“Close your books and take out a sheet of paper.” I haven’t heard the words for decades, but I remember vividly how the teacher’s chilling words struck fear into the hearts of us poor, unsuspecting (and probably unprepared) students when a surprise quiz was announced. It’s easier to laugh about it when you’re no longer a student.
Q: Can you tell what type of pumpkin or gourd the greenish-gray one at the front of the photo is? I planted seeds for the gourds behind it and don't know where the gray or pink ones came from. Any clues? Are they edible? — Jody Bendel. A: Both the gray-green and pink pumpkin-shaped items are edible heirloom squash, and the gray-green is likely the Jarrahdale variety. Gourd seed is usually a mixture of shapes and colors, and sometimes squash or pumpkin seed is inadvertently mixed in by the supplier.
FARGO — Did you notice the heavy crop of seeds on the region's trees this summer and fall? Elm seeds fell by the millions this summer at our home in Fargo. People around the region shared photographs of buckets filled with acorns and walnuts as trees produced bumper crops of seeds and nuts. Folklore says when trees produce an overabundance of seed, it forecasts a cold, snowy winter. Is this true, or is it an old wives' tale?
FARGO — A headline contest would have been fun this week. Readers could submit titles like "Take it or leaf it," "Leaf well enough alone," "Leaf no trace" or "Don't leaf me this way." What kind of leaf-raker are you? Do you fastidiously sweep every leaf from the lawn as it falls, or do you let them accumulate until a stiff wind blows your leaves in the direction of a neighbor who enjoys yardwork? Raking autumn leaves is a Norman Rockwell-like tradition. Or alternatively, letting the lawnmower suck up leaves into the bagging attachment for removal.
Q: Can you help me figure out what these are? I thought they were tomatoes even though I didn't remember buying yellow ones this year. They're a bit heavier than a tomato, full of flat seeds, and kind of tasteless and punky inside. — Ann Prestrude.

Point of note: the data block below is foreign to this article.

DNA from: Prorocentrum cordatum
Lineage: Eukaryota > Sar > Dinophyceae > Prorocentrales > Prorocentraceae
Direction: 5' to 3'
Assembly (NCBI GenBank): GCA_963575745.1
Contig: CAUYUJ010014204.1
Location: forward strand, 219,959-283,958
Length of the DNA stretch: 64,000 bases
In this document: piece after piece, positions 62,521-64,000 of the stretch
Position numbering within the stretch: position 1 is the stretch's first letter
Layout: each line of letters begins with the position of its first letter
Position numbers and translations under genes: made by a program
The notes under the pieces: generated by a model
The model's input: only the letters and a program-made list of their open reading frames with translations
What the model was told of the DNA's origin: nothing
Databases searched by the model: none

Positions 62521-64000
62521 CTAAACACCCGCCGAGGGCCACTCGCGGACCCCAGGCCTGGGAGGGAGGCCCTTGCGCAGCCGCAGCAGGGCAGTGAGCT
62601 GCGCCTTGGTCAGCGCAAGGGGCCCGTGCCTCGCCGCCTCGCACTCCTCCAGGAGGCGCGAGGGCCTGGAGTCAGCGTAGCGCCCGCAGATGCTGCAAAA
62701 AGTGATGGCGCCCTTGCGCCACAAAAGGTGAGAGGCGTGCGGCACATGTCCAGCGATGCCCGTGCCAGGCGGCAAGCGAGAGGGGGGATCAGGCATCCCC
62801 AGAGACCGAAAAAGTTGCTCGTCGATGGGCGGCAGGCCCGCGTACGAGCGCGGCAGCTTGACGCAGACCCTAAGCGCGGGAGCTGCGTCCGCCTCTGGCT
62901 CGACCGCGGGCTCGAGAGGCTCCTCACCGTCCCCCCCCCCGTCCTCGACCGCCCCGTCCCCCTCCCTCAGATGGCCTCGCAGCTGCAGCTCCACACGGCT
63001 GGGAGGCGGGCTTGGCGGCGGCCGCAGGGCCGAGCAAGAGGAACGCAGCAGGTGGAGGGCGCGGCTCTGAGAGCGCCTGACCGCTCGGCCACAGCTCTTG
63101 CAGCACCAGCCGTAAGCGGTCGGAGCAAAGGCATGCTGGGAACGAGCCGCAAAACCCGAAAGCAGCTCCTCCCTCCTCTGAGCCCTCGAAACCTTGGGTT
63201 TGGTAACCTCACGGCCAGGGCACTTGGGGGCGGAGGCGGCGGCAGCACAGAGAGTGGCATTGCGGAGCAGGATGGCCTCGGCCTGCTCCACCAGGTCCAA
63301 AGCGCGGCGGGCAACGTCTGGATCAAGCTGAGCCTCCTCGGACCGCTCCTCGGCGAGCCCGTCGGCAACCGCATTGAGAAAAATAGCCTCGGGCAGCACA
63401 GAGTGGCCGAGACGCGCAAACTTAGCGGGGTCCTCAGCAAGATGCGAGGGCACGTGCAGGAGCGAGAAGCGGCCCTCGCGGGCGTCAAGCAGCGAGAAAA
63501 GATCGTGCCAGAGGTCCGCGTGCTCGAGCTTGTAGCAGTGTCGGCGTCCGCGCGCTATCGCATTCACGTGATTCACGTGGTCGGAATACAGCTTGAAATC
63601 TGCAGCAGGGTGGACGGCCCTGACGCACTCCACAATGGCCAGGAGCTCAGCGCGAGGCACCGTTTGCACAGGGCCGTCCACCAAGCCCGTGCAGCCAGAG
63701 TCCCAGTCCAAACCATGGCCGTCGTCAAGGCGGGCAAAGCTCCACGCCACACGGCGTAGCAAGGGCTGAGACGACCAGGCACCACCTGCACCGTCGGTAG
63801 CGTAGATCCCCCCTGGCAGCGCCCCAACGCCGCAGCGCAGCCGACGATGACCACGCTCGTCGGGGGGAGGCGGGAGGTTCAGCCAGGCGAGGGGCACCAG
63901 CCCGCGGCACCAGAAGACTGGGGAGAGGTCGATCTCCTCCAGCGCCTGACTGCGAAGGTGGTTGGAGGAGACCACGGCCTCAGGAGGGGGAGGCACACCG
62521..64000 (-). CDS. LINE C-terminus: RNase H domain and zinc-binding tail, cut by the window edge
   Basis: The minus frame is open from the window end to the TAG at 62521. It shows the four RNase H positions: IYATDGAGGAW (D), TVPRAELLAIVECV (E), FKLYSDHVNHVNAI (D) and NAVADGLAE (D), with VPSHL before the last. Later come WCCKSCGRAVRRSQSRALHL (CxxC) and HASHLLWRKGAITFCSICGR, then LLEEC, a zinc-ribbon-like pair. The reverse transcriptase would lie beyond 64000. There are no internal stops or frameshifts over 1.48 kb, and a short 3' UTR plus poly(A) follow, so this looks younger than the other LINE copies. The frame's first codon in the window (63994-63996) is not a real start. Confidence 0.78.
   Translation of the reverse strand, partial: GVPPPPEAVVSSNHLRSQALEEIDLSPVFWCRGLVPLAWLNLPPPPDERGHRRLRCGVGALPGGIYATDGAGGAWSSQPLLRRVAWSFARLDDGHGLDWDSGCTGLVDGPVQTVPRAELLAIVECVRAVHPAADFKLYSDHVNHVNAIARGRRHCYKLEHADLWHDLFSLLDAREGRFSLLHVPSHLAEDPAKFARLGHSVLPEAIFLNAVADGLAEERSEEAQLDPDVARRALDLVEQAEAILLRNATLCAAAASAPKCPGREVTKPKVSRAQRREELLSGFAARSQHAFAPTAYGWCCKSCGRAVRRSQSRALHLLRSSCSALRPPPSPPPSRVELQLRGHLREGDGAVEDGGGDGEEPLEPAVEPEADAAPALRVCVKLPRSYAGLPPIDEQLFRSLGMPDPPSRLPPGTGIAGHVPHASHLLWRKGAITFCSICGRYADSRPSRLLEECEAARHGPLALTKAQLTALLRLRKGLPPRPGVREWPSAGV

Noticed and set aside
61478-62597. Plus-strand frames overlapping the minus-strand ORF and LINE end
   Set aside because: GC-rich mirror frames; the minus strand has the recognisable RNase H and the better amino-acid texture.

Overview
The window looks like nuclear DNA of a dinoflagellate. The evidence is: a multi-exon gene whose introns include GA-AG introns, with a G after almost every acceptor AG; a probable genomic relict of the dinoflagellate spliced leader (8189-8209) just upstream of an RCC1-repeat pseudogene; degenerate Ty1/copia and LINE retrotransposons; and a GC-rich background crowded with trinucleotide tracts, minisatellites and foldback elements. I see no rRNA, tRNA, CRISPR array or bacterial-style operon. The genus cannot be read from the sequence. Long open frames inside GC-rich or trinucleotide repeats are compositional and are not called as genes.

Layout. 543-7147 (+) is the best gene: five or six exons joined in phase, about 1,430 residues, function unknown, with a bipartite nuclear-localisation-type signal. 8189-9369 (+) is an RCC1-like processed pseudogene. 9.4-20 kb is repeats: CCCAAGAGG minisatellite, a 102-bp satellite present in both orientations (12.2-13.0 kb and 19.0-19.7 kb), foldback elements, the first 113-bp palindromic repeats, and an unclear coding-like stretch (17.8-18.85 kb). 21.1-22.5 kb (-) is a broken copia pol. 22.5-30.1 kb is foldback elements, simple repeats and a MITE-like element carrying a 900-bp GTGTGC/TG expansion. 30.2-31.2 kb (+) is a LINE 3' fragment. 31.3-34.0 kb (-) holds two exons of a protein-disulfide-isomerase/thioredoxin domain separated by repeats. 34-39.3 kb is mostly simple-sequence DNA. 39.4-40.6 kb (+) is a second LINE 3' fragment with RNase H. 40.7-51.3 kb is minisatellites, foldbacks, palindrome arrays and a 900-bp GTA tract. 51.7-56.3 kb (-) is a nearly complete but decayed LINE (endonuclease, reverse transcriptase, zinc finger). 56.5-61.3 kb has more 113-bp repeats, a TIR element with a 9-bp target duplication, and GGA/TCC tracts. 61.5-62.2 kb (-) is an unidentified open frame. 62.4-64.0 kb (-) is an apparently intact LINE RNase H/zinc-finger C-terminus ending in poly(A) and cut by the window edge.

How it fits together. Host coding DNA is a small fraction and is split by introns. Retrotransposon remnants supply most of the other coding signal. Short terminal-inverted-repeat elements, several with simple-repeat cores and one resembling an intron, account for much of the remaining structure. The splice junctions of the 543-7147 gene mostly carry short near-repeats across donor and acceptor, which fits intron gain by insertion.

Q: What's the best advice for pruning hydrangeas, as I have six very large plants. Can I trim them down this fall? — Sharon Dubois. A: The pruning method of hydrangeas depends to which of the two well-adapted types they belong. Hydrangea arborescens types, like Annabelle with the large, round, white flower clusters, grow from near ground level each spring, so the dead above-ground branches are best pruned back to 6 inches or less each spring.
What's a good gardening topic for October? Harvesting pumpkins? Fall foliage color? Cutting back frost-killed peony tops? How about blooming roses? A discussion of roses seems out of place when our seasonal theme should be more Halloween-like, but October is the perfect time to talk roses. June might be National Rose Month, but roses often get lost in the June gardening shuffle. Roses still blooming in October cause us to notice, having survived light frosts while other flowers have shrunk away.
Q: I should have listened to your advice about thinning apple trees. The main horizontal limb on our Haralson apple tree broke halfway through under the heavy load of apples. I mowed around that tree so many times thinking I should thin those apples, but always got sidetracked on another project. — Jody Bendel.
What's your reaction to fall's first frost? Do the neighbors question whether all the white sheets in your yard are Halloween decorations or just you covering your tomatoes and geraniums again? Do you struggle to squeeze into your car because any extra space in the garage is filled with trays of yet-to-ripen tomatoes and you've moved all the still-beautiful pots and planters into the garage on frosty nights, because you might want to winter some indoors?
FARGO — What's the first thought that comes to mind if someone mentions cutting back? Fewer trips through the buffet line? Less snacking between meals? Gardening has a dialect all its own with words like pinching, deadheading, slip, crown and cutting back. So, when a questioner asked about cutting back, I knew they weren't reducing their caffeine consumption.